Nonprofit executives sometimes find that their boards either underperform or not at all. Some hope the magic bullet will be new board members who bring energy and a new commitment to the organization and are more engaged. The dynamic of a low-functioning board rarely shifts with the addition of new people. What results when nothing shifts is that the executive and board spiral into dysfunction. The executive ignores the board or hides important matters from them, and the board becomes suspicious that the executive is doing something underhanded and they want to micromanage. This hostility can last for a long time and both parties live with it, or the executive leaves on her own or at the urging of the board. Board members fail to be effective stewards of the organizations they serve when executives take their power away.
The executive must determine how to get the best from her board rather than relegating them to the closet, which will hold the organization back. The board can be a powerful partner with the executive in achieving the organization’s mission. There are a few very simple steps an executive can take to ensure a productive relationship with her board and their effectiveness on behalf of the mission.
Be Clear About the Board’s Role and Expectations
The simplest and most important thing an executive can do is to communicate expectations to the board. Not once or twice, but all the time. Having a clear job description for board members certainly creates greater understanding of the expectations, but ongoing communications about what the executive needs from her board gives them greater context for how they can serve the organization.
Board members want to know how they can serve the organization. It’s amazing how many people join boards and are not given information as basic as the board meeting schedule, financial reports, or program plans to provide background on the organization. And if they aren’t given this information, they certainly are not being told how they can serve the organization in their board roles. From providing ongoing training for new board members to creating specific meeting agendas, the executive needs to provide a roadmap to her board so they can be true partners with her and serve the organization effectively.
Treat the Board as a Strategic Partner
Executives often fail to recognize that board members possess a wealth of experiences and perspectives they can draw on to help assess and define the direction of the organization. For some organizations, board meetings can focus on a rehash of tactical information rather than discussion of what it means. To be effective, boards need to work in what the authors of “Governance as Leadership” call a generative space, asking critical questions such as:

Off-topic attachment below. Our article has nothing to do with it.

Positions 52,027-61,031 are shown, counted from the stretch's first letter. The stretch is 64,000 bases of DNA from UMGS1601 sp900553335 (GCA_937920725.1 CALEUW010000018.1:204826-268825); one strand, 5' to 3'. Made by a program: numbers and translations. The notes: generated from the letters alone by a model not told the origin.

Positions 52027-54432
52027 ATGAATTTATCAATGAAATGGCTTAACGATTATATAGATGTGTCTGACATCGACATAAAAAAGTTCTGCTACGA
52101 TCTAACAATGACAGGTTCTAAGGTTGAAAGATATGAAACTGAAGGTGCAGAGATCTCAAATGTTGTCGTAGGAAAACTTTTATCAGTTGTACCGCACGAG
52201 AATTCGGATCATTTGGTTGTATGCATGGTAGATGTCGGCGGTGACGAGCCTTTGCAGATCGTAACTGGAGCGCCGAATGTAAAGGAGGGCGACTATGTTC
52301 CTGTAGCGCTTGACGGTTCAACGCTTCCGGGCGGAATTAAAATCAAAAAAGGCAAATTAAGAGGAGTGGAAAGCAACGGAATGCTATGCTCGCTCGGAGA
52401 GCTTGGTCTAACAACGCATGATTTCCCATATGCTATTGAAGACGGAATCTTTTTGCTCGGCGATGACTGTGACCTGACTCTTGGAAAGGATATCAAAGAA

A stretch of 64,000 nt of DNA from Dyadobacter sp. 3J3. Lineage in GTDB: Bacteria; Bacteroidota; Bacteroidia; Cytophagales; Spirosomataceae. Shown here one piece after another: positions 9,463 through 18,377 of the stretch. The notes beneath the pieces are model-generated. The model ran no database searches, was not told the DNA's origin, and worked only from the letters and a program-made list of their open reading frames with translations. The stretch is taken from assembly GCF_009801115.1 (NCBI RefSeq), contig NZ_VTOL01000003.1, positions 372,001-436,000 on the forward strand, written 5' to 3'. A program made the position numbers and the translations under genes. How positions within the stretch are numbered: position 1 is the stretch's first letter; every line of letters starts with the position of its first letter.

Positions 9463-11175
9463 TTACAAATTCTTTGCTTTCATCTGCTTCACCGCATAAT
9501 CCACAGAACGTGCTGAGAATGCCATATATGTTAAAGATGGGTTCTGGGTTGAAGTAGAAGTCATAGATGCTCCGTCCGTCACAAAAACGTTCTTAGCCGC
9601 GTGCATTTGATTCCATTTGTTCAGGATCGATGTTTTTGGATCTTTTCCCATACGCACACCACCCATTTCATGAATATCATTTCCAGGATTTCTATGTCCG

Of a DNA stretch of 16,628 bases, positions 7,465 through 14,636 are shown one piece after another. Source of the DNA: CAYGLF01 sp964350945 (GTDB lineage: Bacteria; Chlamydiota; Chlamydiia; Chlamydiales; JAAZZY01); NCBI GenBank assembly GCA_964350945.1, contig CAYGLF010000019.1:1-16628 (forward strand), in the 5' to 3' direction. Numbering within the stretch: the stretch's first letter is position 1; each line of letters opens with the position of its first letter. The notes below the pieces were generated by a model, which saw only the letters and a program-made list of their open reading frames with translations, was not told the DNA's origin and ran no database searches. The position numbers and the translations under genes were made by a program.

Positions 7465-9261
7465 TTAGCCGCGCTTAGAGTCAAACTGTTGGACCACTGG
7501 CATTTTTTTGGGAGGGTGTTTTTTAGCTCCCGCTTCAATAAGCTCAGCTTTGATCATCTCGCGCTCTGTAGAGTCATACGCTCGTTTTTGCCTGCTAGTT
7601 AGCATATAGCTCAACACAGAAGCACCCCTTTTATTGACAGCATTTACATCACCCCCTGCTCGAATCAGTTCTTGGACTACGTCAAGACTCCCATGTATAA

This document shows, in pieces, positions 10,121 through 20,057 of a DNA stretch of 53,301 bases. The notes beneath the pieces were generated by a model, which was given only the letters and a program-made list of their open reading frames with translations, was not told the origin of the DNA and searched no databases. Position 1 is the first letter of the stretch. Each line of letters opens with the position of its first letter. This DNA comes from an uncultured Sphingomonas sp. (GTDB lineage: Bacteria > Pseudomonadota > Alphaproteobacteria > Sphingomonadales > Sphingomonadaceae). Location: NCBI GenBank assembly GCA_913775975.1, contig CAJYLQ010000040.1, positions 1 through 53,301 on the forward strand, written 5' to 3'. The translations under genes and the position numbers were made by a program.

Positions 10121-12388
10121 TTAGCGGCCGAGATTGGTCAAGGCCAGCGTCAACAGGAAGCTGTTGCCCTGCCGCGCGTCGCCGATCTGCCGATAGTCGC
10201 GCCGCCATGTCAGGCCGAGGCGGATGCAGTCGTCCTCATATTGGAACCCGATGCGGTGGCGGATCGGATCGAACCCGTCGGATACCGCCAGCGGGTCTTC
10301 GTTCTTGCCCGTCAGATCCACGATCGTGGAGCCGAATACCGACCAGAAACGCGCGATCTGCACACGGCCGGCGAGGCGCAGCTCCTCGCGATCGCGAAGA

- Where is our strategic plan leading us?
- Are we making an impact in the community?
- How will we know we have been successful?
- What can we learn from the data?
Generative thinking requires board members to look at issues in different ways. By engaging them in generative thinking the executive is herself gaining new perspectives on a problem or issue and she and the board can insight into how well the organization is meeting its mission and whether it is focused enough on preparing for the future. Getting the board into a generative space takes some effort and time, which means the executive needs to ask questions that cannot be interpreted as having right or wrong answers, but require board members to be reflective. The executive also needs a strong board chair who can help frame the discussion and lead the board through them.
Empower Board Members to be Active Ambassadors for the Mission
Corporations employ brand ambassadors to promote their products and services. They are usually high profile individuals who embody the corporate entity in demeanor and appearance. Nonprofits can’t afford to hire brand ambassadors and rely on those who are close to the organizations, such as board members. Board members can be powerful connectors and spokespeople for the organization. They are typically involved in networks and engaged in discussions where the executive rarely goes and can introduce the organization to new audiences. Moreover, they can communicate the brand to new audiences, creating new potential sources of revenue and partnerships.
Successful executives who realize they have an untapped treasure in brand ambassadors invest in training and provide assistance to board members so they can reach into their networks and bring people together to learn about their organizations. Board members can adroitly use stories from their own experiences and the people served to make the mission tangible for others. They can perform the ambassadorial role in a variety of ways, such as holding small gatherings in their homes, speaking at their club events, and introducing the executive to key leaders to whom they are connected.
The lesson here is simple. The executive who communicates clearly to her board what they are expected to do, sees them as a key stakeholder and strategic partner in moving the organization forward, and can use her board to be brand ambassadors will have a more productive relationship with the board. Her job satisfaction is likely to be much higher as well.